Attractive Yields at Bargain Prices

08/14/2008 12:00 am EST


Roger Conrad

Chief Analyst/Managing Partner, Capitalist Times

In his Utility Forecaster newsletter, Roger Conrad offers a selection of income recommendations.
Ill-conceived diversification has crippled dozens of utilities in past decades. That's why it's so encouraging when management sees the light before disaster strikes, as new Income Portfolio Aggressive Holding Great Plains Energy (NYSE: GXP) did this year in dumping its Strategic Energy marketing unit.

The Kansas City-based company has also completed the buyout of Aquila, boosting regulated operations in Missouri at a low price and creating numerous opportunities for cost cutting. The average interest rate on Aquila's $1 billion debt, for example, is 9.9 percent, versus just 6 percent for pre-deal Great Plains.

Great Plains' yield of 6.6 percent is a clear sign the company faces challenges. One is a sizeable capital budget, including paying off the remaining cost of the Iatan II plant, cleaning up emissions from coal plants (75 percent of output), growing its customer base, and holding a 50 percent stake in the Wolf Creek nuclear plant (21 percent output). Another is winning a decent return on investment from traditionally stingy regulators in Missouri and Kansas, who did award a greater share of merger savings to ratepayers.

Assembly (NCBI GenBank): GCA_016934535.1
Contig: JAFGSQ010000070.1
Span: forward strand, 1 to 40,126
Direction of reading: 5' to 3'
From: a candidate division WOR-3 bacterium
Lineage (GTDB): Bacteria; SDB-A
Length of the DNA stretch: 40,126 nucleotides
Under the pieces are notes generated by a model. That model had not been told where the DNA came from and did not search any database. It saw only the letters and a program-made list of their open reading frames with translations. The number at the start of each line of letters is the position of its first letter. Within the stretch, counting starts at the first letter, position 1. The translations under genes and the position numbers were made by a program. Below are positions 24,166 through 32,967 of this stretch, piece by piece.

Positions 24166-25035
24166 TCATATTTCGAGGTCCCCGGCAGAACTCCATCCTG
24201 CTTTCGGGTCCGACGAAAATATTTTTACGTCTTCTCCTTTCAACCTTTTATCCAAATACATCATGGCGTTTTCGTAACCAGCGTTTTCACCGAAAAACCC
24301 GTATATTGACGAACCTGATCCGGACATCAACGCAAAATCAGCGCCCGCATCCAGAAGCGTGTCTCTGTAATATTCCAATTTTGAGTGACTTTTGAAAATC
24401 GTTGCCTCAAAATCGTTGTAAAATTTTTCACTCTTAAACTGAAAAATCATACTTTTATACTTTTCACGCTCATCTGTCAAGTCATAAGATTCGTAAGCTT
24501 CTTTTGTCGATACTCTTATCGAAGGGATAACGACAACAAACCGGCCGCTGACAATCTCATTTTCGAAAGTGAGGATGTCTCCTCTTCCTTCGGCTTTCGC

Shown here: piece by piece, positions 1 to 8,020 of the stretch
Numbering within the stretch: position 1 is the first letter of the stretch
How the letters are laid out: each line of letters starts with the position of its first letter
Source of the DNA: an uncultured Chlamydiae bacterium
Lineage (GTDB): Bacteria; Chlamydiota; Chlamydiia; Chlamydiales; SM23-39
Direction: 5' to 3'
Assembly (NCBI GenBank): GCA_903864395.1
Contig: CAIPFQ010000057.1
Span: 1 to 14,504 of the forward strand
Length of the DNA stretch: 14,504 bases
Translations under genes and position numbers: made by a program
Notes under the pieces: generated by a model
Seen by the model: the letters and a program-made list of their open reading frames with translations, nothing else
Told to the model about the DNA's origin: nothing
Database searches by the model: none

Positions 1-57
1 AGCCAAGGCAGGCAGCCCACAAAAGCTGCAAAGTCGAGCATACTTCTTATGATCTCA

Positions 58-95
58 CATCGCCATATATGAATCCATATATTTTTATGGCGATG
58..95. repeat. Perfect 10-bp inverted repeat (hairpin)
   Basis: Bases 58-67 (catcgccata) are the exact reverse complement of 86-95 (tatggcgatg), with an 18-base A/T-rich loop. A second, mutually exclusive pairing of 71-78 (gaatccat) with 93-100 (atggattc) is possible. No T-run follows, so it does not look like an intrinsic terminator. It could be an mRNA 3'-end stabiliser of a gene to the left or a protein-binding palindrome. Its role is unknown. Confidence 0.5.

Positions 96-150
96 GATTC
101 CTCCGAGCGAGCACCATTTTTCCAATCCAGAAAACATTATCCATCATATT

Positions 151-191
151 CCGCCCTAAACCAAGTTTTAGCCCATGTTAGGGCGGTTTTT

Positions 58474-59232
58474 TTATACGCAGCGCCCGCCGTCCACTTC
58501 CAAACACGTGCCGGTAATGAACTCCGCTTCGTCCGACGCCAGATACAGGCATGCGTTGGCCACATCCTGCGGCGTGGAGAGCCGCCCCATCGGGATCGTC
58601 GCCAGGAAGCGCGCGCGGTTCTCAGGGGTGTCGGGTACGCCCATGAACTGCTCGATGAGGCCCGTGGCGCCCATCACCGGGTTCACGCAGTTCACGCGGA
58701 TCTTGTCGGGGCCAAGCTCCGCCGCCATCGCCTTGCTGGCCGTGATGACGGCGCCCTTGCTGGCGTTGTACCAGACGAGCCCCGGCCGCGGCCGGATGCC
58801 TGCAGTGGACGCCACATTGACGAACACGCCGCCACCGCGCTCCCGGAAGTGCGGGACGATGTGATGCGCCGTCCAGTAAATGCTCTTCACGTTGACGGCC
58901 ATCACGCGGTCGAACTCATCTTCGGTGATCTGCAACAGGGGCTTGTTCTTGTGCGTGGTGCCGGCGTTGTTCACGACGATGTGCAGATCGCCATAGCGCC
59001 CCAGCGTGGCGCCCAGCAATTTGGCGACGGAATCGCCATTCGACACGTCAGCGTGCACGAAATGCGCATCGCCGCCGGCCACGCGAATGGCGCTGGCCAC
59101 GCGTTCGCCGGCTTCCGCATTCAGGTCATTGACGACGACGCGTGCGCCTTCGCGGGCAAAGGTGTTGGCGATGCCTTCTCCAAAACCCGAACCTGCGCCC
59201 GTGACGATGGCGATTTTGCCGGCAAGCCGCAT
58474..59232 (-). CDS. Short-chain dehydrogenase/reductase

Important, all three major credit raters have affirmed the company's BBB (stable) grade. There are no longer nonutility businesses to distract management from its sole task of running a strong utility. Finally, the bar is being set very low here, with the stock trading for barely book value. Nearly 20 percent off its 52-week high, Great Plains Energy is a buy up to 27.

Macquarie Global Infrastructure Total Return (NYSE: MGU) and Tortoise Energy Infrastructure (NYSE: TYG) were pounded last month as the infrastructure stocks and limited partnership (LP) units in their portfolios were dumped by skittish investors. Macquarie also took a hit from worries that it could be affected by troubles at its parent bank, despite the fact that assets are wholly segregated, as is the case with all funds.

Both funds are off more than 25 percent from where I recommended them in the October 2007 issue. Now they're as cheap as they've ever been. Tortoise continues to increase its distribution every quarter. For exposure to a wide range of LPs, buy Macquarie Global Infrastructure Total Return up to 25 and Tortoise Energy Infrastructure up to 28.

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